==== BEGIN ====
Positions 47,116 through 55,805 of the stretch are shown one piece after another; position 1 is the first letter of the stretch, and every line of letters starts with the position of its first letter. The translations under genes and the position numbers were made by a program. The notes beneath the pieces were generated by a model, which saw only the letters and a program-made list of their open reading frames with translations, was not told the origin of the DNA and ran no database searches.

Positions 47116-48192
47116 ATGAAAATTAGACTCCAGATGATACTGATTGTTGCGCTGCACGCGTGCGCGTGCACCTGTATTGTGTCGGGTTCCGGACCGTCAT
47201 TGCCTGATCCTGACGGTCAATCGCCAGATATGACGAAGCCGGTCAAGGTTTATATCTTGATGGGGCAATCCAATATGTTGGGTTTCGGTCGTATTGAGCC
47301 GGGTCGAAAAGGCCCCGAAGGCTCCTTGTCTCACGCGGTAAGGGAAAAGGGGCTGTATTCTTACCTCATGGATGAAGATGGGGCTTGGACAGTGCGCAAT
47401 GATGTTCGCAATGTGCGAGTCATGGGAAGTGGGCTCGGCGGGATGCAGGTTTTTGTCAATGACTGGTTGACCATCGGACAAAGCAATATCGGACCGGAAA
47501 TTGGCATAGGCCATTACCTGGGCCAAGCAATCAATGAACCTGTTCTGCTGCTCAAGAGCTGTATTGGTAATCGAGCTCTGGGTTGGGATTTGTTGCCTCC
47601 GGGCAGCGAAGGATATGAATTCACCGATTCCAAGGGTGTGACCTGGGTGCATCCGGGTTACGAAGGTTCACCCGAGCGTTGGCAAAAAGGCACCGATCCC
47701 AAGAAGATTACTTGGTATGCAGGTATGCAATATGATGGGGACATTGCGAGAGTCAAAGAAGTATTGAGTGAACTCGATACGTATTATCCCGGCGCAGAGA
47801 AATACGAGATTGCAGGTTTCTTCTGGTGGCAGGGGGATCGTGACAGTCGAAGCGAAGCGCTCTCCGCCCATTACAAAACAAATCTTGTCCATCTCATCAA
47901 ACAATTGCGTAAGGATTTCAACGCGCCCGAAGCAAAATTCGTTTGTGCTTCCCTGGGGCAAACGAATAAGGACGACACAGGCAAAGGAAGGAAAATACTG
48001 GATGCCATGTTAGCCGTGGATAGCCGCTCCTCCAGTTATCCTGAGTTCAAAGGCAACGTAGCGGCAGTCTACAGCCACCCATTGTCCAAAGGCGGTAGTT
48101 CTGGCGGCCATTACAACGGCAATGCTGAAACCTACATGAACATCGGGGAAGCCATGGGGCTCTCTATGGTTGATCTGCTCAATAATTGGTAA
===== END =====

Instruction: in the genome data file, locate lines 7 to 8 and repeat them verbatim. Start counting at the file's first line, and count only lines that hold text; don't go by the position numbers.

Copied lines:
47501 TTGGCATAGGCCATTACCTGGGCCAAGCAATCAATGAACCTGTTCTGCTGCTCAAGAGCTGTATTGGTAATCGAGCTCTGGGTTGGGATTTGTTGCCTCC
47601 GGGCAGCGAAGGATATGAATTCACCGATTCCAAGGGTGTGACCTGGGTGCATCCGGGTTACGAAGGTTCACCCGAGCGTTGGCAAAAAGGCACCGATCCC